(Company clarifies that investment figure in paragraph five
refers to K&S and Garinskoye mining projects, plus DRI plant and
Garinskoye transport, not only K&S. In paragraph six, company
corrects year to 2010 from 2009 and says dependent on
MOSCOW, Sept 14 Petropavlovsk, the Russian
mining group founded by Peter Hambro and Pavel Maslovsky, has
begun construction of the K&S iron ore project in Russia's Far
East, a future supplier of raw materials to Chinese steel mills.
Its announcement on Monday came the same day as Peter Hambro
Mining (POG.L), Russia's third-largest gold miner, said it would
change its name to Petropavlovsk PLC to better reflect the fact
the London-traded company's assets are located in Russia.
Petropavlovsk is the Russian company that manages the assets
of Peter Hambro Mining, including the Pokrovsky and Pioneer gold
mines and the fledgling Kuranakh iron ore and ilmenite deposit.
The K&S, or Kimkan and Sutara, project in the Jewish
Autonomous Region will produce 4.18 million tonnes of iron ore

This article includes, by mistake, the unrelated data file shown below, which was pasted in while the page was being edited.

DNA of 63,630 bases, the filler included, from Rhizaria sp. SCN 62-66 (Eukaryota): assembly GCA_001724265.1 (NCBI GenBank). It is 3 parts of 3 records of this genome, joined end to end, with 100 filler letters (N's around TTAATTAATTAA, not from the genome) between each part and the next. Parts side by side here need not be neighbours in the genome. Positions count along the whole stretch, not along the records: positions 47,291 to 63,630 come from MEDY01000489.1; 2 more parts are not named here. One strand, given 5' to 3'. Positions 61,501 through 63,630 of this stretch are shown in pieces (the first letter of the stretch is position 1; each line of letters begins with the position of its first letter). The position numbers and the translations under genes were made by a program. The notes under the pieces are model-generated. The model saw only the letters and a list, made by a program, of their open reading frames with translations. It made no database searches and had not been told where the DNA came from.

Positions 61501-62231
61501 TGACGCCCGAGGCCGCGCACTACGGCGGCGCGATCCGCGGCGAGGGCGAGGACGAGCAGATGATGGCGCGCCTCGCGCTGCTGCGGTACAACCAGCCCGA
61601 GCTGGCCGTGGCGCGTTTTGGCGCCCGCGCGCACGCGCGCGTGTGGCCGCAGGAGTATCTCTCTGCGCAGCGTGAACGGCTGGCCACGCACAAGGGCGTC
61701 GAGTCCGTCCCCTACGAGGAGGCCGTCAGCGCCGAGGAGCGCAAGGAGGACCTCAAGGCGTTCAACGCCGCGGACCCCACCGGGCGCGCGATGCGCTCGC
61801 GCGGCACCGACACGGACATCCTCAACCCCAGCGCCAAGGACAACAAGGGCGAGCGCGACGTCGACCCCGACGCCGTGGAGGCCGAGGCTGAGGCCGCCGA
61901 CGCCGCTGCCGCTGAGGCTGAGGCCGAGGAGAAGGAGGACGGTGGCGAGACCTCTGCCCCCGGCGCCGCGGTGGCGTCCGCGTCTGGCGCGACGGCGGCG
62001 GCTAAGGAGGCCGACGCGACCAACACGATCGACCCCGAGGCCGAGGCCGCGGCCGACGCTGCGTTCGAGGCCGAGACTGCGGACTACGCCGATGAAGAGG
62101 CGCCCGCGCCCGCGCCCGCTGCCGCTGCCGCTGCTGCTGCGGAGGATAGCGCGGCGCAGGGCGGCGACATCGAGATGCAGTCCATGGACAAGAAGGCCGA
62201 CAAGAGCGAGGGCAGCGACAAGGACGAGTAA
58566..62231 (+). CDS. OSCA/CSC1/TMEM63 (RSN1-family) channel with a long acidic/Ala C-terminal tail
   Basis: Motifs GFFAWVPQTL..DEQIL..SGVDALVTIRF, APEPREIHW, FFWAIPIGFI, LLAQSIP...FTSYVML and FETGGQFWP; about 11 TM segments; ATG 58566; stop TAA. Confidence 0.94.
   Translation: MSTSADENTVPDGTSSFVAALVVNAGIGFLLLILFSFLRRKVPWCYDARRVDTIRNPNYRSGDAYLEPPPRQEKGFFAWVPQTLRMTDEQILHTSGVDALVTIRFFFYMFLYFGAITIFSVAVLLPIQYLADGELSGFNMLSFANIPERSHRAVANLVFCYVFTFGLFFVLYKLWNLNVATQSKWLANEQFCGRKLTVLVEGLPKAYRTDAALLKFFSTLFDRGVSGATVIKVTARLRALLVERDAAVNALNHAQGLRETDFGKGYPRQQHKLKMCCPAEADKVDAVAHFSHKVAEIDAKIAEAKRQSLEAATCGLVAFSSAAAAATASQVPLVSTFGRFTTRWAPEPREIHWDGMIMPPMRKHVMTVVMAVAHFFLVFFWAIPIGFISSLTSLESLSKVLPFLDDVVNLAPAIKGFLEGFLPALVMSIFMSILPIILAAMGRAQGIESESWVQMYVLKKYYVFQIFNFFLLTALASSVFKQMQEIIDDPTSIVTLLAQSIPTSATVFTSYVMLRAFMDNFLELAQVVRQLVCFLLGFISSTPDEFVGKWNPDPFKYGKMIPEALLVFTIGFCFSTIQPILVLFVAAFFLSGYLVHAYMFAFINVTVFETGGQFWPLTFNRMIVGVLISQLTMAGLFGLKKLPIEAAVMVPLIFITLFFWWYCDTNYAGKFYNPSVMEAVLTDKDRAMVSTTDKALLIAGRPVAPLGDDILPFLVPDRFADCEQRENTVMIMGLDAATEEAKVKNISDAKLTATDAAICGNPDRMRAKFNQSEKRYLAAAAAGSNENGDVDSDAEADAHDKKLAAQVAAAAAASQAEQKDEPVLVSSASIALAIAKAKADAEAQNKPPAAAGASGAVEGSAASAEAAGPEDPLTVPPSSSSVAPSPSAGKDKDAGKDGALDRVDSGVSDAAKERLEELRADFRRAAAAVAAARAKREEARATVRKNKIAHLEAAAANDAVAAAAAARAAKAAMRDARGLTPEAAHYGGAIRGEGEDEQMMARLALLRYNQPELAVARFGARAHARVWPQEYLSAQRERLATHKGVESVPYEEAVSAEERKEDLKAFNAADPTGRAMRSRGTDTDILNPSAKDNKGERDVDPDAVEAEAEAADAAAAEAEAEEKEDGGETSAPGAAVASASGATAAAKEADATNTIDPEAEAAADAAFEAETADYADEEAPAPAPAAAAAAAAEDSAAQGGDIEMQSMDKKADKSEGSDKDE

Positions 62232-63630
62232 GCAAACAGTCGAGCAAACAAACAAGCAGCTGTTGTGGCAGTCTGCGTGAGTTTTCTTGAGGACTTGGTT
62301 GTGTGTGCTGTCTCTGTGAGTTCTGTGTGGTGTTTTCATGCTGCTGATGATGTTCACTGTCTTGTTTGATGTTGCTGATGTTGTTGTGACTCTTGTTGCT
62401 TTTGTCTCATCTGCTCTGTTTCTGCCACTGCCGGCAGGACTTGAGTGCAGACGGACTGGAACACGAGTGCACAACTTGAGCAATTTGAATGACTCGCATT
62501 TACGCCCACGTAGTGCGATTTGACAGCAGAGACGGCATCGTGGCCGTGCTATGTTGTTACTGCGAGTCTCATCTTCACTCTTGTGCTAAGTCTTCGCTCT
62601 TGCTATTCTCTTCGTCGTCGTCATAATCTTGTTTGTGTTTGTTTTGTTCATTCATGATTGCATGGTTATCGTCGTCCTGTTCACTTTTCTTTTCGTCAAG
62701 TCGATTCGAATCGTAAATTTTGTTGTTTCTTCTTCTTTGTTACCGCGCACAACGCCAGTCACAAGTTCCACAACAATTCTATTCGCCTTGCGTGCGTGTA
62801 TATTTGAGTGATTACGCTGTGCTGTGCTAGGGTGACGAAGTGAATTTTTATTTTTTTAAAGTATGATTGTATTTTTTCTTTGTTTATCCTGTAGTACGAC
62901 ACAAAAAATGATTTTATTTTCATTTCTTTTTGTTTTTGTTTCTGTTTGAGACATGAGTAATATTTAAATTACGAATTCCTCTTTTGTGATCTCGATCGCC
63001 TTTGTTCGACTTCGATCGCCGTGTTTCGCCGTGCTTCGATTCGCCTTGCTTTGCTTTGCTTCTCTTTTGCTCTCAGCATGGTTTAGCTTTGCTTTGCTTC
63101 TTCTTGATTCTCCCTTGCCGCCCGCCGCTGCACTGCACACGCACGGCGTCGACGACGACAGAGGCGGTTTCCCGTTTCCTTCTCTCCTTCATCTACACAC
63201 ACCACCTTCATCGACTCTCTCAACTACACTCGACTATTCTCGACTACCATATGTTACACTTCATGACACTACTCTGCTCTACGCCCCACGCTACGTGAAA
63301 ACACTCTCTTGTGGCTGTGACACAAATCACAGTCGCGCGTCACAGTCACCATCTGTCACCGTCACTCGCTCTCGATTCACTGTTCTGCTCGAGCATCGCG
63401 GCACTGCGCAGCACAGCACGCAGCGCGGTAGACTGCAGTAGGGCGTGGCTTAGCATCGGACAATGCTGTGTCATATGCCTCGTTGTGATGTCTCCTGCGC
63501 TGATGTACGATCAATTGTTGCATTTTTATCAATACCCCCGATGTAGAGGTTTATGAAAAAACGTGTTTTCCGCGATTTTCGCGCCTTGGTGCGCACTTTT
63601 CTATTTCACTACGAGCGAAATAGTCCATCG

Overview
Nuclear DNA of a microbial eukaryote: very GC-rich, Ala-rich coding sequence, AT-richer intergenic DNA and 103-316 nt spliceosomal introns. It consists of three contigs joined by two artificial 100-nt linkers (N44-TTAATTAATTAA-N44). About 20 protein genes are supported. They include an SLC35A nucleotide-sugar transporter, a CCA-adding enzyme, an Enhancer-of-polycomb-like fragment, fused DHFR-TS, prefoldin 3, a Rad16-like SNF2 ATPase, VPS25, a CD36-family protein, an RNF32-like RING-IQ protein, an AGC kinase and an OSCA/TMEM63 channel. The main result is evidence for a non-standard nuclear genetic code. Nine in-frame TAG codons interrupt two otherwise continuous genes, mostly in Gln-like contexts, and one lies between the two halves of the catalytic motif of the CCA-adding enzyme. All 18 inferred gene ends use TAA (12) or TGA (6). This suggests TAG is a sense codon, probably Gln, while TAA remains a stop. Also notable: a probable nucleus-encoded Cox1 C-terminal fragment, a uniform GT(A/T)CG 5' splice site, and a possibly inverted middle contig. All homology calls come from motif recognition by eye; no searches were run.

concentrate annually when its mining and processing plant
reaches capacity in 2012, Petropavlovsk said in a statement.
The total amount of investment required to build K&S and
another iron ore project, Garinskoye, plus the related DRI
process plant and possible capital expenditure on Garinskoye
transport, would be 59.5 billion roubles ($1.93 billion).
Only 1.3 billion roubles of this headline number will be
spent in 2010 and it is dependent on third-party funding, the
The project was previously being developed by Aricom, a
company spun off several years ago by Peter Hambro Mining before
being re-acquired this year.
Petropavlovsk is also involved in constructing the first
railway bridge between Russia and China across the Amur river.
The Russian part of the project will require investment of 4.2
billion roubles, Petropavlovsk said in the statement.
The bridge could carry 20 million tonnes of goods per year
across the Amur by 2020. Metallurgical products will account for
only 45 percent of these goods, Petropavlovsk said, with oil
products, timber, food and building products also transported.
(Reporting by Robin Paxton, editing by Anthony Barker)